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Trump's tweets lead companies to take out crisis insurance policies

The effect of the president's tweets has been compared to that of natural disasters.
President Donald Trump's powerful thumbs can send a company's stock plummeting.Reuters

Amazon, Amtrak, Boeing, Facebook, Glenfiddich, Google, Lockheed Martin, Nordstrom, Mexico's currency, the Washington Post.

The list of companies President Donald Trump has targeted on Twitter exceeds more than 60, according to Yahoo Finance's latest count.In just 140 characters or less, the president's tweets have cost corporations billions of dollars in revenue, sparked boycotts and spooked Wall Street traders.

In response, corporations are opting for preemptive insurance policies from public relations and crisis management firms to help them deal with any potential fallout from the president's tweets.

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According to Quartz, these firms offer strategic advice, are creating rapid response social media teams, and help companies find allies on Capitol Hill in the eventTrump turns his thumbs against their business.

“We are putting them in the same class as a natural disaster: a random event, out of the blue, with a really massive cleanup,” a senior consultant with one of these firms in Washington, D.C., told Quartz.

Take Lockheed Martin, whose stock fell about $1.2 billion after Trump tweeted in December that costs of its F-35 fighter jet are "tremendous," and asked Boeing to "price-out" the F-18.

Just 10 days earlier,Trump took aimat Lockheed's F-35 program; its market value dropped nearly $4 billion — or$28 million per character.

(By comparison, ExxonMobil paid about $4.3 billion in cleanup, finesand legal settlements after the 1989 Exxon Valdez oil tanker spill.)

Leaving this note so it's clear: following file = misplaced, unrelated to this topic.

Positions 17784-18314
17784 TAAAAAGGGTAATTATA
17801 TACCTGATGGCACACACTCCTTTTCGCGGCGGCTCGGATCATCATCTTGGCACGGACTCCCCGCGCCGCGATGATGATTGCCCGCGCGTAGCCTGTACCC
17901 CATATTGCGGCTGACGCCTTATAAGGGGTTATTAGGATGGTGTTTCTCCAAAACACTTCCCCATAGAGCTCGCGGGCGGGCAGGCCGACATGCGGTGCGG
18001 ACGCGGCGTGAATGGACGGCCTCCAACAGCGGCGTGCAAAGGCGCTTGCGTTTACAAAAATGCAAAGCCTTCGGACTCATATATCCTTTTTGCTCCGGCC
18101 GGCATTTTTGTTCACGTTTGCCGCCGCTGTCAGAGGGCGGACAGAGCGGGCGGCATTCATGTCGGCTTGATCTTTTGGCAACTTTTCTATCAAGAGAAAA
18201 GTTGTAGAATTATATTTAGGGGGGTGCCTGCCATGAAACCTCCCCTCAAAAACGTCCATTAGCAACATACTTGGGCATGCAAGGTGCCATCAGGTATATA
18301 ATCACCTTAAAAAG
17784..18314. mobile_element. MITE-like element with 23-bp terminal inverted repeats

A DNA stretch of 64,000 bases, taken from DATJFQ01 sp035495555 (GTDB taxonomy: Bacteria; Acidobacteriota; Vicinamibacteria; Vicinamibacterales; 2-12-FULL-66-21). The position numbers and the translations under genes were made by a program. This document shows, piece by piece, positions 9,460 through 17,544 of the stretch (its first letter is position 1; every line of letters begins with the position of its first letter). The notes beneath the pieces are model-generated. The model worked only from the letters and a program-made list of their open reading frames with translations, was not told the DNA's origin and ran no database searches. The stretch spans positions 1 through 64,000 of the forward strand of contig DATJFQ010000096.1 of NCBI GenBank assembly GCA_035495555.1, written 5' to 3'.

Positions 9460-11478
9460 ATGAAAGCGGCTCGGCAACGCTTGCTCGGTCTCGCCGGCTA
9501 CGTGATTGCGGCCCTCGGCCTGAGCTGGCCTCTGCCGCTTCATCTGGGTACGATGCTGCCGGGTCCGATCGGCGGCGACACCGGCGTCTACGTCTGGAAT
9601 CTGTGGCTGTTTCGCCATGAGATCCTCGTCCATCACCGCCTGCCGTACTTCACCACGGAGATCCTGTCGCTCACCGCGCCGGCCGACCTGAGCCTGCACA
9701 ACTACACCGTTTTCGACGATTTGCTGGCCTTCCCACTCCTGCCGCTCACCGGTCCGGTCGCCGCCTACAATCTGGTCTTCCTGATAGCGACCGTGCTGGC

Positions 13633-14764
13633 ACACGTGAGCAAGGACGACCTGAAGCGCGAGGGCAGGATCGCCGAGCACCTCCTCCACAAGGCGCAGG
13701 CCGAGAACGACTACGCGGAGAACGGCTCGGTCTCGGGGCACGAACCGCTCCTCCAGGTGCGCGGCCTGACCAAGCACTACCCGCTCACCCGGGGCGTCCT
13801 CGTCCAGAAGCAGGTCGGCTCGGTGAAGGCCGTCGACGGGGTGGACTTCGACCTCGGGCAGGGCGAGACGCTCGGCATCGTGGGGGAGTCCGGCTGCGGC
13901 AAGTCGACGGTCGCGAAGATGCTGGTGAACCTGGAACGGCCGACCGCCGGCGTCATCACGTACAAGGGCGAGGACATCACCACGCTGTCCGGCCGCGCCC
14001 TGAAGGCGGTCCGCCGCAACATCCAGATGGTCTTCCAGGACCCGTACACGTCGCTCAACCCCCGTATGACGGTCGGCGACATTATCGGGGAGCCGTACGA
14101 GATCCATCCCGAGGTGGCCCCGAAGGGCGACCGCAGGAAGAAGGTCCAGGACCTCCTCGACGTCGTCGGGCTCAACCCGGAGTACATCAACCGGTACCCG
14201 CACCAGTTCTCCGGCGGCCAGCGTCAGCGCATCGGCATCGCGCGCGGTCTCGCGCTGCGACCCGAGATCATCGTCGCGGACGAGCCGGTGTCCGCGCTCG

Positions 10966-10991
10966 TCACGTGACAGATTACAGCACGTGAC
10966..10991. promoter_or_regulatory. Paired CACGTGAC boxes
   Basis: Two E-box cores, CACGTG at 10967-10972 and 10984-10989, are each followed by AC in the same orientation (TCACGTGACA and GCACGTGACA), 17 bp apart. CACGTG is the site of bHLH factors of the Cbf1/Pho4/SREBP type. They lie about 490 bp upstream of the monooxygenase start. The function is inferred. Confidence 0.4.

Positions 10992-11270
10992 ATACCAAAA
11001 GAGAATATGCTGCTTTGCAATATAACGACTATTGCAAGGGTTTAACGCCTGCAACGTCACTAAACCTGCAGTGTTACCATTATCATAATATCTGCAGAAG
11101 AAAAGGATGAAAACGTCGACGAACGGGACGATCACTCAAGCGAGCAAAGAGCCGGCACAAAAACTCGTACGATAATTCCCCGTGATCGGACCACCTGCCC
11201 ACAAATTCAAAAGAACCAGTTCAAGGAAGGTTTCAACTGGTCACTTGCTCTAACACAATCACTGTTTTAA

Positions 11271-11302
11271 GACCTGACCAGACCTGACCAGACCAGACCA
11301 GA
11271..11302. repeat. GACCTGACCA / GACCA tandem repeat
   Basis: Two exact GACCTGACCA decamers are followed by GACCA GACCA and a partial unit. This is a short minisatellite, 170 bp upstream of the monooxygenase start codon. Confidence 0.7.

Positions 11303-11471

Mexican currency traders have another idea: Buy Twitter.

Instead of spending billions to defend the peso, traders are somewhat jokingly suggesting Mexico buy Twitter Inc. for about $12 billion and shut it down,Bloombergreports.

Before his inauguration, Trump's tweets sent the peso to record lows after criticizing General Motors for exporting Mexican-made cars to the United States, then taking credit for GM's decision to cancel production on a $1.6 billion plant in Mexico.

The peso fell more than 3 percent against the dollar, untilMexico's central bank, Banxico, intervenedto strengthen to peso. The next day, Trump tweeted again, this time targeting Toyota's plans to build a factory in Mexico, virtually undoing Banxico's influence.

Not all tweets have fared badly, though. Nordstrom weathered a storm earlier this month afterTrump blasted the retailerforpulling its stockof first daughter Ivanka Trump's namesake clothing company.

Nordstrom's stock rose 7 percent since Trump's "terrible" tweet, but that is likely because its customer base is largely liberal, and clustered on the coasts.

 
 
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